by Rabbi Ben-Tzion Fendler
Translated by Marlene Zakai
|Under the Polish regime, Zamechov was located in the Podole Province. In 1765, the Jewish Community in the town and surroundings numbered 505 individuals. In 1784 there were 547 and in 1787 there were 518; of them 252 were in Zamechov. When Podolia was annexed to Russia, the town was in Ushitza Province. The number of Jews in 1847 were 958. According to the 1897 census, there were 895 Jews among the 2,217 residents.|
The town was small and meager. There were approximately 1000 Jews. Among them were Torah scholars, respected and honored by tradespeople and other residents, and from whom they learned a way of life.
There were also Hasidim in the town, followers of the Friedman Rabbinic line (also known as the Ruzhiner Rebbes). These rabbis were from Boyani, Sadagora, Chortkov and Husiatyn. Almost every year the Hasidim would cross the border to Galitzia during the holidays, and they would return refreshed and inspired, with a new nigun (melody without words) and words of Torah from the rabbi. Every Shabbat the Hasidim would gather in one of their homes, for Kiddush and to praise their rabbi. On Hanukah they would celebrate the completion of the reading of the entire Talmud. They would also gather to pray on the Yahrtzeit of the Rizhany (refers to a prominent rabbi from Rizhany). The rest of the town's Jews were connected to one of the rabbis of the nearby town of Krolevetz. Rabbi Yehiel, from Synkiv, would visit the town once a year.
There were no organized institutions in the town. The Jewish residents looked after the poor in different ways (anonymous giving, bikur cholim [visiting the sick], welcoming guests, acts of loving kindness, providing dowries, etc.) To these goals, many contributed without remuneration.
The synagogue was also a Beit Midrash, a house of study. Every evening there was Torah study. The less learned studied Ein Yaakov a collection of Aggadic material and commentaries. There was another synagogue, a wooden synagogue that was considered to be the holier one. Education in the town was mostly in Chederim (religious schools) run by those who studied Gemara. From the years 1917-1918 kindergardens and public schools were established, as well as evening studies for adults.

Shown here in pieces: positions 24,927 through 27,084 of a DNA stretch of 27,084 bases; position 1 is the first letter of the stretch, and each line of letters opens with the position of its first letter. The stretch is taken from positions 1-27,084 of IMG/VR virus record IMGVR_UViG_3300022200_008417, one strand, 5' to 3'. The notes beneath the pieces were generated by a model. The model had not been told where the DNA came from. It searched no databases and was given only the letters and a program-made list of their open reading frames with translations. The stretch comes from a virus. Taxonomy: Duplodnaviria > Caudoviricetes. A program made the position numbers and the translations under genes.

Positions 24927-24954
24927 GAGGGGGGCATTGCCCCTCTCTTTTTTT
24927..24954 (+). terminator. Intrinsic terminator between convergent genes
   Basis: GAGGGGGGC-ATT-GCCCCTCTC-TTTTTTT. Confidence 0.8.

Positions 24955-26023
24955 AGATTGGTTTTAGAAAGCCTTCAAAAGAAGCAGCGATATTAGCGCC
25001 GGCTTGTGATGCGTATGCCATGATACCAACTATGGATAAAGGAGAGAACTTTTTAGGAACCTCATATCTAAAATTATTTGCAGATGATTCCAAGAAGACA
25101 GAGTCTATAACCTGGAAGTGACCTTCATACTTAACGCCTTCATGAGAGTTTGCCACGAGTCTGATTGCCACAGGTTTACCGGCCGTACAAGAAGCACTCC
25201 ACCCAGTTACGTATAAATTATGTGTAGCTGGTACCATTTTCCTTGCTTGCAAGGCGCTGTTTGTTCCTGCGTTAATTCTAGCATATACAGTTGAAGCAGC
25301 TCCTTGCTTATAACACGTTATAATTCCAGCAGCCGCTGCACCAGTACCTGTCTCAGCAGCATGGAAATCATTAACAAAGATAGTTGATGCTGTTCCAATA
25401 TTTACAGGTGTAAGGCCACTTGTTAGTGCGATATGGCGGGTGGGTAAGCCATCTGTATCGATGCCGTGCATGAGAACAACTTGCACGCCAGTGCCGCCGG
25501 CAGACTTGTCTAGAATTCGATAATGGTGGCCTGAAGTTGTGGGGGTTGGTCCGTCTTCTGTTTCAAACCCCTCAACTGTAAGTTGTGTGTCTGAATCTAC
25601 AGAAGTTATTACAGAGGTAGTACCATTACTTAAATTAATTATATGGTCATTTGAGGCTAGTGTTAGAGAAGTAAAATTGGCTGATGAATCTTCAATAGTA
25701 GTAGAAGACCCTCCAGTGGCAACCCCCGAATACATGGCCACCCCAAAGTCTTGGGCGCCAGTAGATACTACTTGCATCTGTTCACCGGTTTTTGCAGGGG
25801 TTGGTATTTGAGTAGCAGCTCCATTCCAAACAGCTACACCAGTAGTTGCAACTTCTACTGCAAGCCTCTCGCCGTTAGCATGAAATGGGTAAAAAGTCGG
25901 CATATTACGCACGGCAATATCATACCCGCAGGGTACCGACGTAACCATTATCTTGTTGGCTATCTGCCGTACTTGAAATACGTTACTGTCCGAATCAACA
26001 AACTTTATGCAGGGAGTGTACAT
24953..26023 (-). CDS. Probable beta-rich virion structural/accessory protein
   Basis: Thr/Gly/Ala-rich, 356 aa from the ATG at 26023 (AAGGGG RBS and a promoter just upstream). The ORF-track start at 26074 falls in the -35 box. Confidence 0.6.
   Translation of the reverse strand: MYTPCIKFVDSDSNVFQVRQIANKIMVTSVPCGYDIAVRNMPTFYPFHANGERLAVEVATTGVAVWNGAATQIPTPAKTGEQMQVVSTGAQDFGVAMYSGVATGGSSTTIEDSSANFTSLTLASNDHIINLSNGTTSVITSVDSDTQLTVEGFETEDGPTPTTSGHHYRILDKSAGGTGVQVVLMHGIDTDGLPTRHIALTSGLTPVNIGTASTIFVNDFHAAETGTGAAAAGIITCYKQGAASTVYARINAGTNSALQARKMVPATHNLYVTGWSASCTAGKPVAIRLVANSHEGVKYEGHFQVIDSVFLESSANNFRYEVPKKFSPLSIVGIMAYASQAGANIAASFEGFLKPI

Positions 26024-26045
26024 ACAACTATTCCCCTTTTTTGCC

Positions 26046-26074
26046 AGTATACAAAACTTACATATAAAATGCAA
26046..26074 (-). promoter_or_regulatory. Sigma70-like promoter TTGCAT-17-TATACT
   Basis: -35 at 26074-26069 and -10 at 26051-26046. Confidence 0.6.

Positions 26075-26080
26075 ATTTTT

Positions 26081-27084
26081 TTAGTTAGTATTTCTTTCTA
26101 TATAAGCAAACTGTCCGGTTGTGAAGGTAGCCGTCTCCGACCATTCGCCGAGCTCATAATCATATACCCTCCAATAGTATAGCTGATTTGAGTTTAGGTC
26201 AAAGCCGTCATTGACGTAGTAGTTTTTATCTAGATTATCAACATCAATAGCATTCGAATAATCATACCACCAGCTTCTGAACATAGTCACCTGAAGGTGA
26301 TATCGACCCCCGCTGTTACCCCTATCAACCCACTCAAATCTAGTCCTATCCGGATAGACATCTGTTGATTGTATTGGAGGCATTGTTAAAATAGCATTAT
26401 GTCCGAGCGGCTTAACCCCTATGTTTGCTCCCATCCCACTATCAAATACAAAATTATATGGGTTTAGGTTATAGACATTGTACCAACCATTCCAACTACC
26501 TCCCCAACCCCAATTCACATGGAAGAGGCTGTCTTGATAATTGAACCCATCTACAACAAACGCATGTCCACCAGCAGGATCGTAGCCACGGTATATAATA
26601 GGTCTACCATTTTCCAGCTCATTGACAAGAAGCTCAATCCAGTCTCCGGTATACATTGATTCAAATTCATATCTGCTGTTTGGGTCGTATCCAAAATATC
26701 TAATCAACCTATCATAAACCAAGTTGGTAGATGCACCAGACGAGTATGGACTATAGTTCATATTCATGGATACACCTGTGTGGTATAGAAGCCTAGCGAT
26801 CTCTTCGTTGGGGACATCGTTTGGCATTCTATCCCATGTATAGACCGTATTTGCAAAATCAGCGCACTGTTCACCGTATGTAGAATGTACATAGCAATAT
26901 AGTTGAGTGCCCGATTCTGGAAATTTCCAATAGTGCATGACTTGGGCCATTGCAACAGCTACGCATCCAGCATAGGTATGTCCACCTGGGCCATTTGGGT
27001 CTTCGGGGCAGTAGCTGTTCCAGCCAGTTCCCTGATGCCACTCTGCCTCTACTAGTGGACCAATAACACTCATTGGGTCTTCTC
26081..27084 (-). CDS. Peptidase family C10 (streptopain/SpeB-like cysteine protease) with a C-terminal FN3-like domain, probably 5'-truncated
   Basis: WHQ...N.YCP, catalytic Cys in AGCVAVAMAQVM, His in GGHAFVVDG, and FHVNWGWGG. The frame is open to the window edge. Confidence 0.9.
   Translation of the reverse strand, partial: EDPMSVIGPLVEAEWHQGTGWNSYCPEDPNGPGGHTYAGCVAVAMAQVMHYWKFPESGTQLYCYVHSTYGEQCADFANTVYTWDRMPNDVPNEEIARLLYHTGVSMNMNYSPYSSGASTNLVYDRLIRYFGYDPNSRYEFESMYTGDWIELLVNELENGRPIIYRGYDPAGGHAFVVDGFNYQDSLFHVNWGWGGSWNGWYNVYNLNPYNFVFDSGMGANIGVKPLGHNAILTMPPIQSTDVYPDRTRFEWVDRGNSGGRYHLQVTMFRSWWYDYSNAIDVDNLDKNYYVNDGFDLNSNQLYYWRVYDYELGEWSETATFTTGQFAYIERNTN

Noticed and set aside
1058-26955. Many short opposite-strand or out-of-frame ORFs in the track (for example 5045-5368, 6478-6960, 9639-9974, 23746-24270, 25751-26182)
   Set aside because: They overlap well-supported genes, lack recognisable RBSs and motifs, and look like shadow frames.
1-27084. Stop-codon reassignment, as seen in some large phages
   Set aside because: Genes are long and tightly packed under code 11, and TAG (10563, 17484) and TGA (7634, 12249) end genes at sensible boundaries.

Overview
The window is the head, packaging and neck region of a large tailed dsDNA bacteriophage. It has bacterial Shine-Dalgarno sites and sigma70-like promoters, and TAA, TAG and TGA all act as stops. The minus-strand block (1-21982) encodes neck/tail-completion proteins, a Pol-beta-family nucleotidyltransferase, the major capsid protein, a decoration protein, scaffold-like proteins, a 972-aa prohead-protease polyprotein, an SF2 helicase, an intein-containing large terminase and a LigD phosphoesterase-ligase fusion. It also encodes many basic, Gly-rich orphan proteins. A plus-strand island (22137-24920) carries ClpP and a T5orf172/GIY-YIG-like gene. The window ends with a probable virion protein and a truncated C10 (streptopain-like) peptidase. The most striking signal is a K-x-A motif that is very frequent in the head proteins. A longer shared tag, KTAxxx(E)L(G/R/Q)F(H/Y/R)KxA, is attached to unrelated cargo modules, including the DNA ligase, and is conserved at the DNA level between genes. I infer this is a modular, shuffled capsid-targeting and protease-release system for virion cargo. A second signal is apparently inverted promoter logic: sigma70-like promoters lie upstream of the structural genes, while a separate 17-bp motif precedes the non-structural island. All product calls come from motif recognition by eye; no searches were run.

Emigration was mostly to the United States. During this time, only a few went to Eretz Yisrael. There was a Zionist youth group in town. There was also a Bundist club made up of mainly artisans and their apprentices. During the 1917 Revolution, the Zionist movement grew and many of the youth joined Ze'irei Zion (Young Zionists) and similar organizations. During WWI young men were drafted into the army and this resulted in great financial hardship for their families. This was the extent of the suffering, perhaps because they were so far from the battlefields.
Anti-semitism was not prevalent in the town. There was trade between Jews and non-Jews and it was mostly on good terms. Shabbos goys served the community in various ways. During the 1917 Revolution, a few Jews joined the local town council and from among them some were sentenced to death by Petlyura's people. After October 1917, the economic situation of the Jews worsened. Jewish life began to decline due to the difficult economic conditions and young people leaving the town.
During the change in regime resulting from the Revolution, Petlyura's gangs descended on the town, causing extensive pogroms. The goyim of the town and surroundings joined in the looting, destructions and murder. During the Petlyura and Denikin Regime there were more pogroms in the town. Denikin's soldiers burned homes, looted what was left after the Petlyura soldiers finished and they cruelly killed scores more. It is worth noting that during the pogroms there were also some goyim who saved lives. A few Jews managed to flee to a neighboring town, the new Ushitza. The synagogues were burned by the rioters and after that religious Jews prayed in private homes.
When the Soviets entered the town there was rejoicing at being saved from the pogroms, but the economic condition worsened and there were further signs of decline of the small community. The few that remained suffered from hunger, and if not for the help of their fellow Jews that managed to escape to the United States, or Israel, they would have all died of starvation.
Before the Germans entered, the town organized self-defense with a few weapons which they were forced to give up when the Germans occupied. By this time there were no young people and no one to continue the Hebrew Culture. During the Holocaust, the Jews were taken outside of town where they were forced to dig their own mass grave, after which they were shot and killed.
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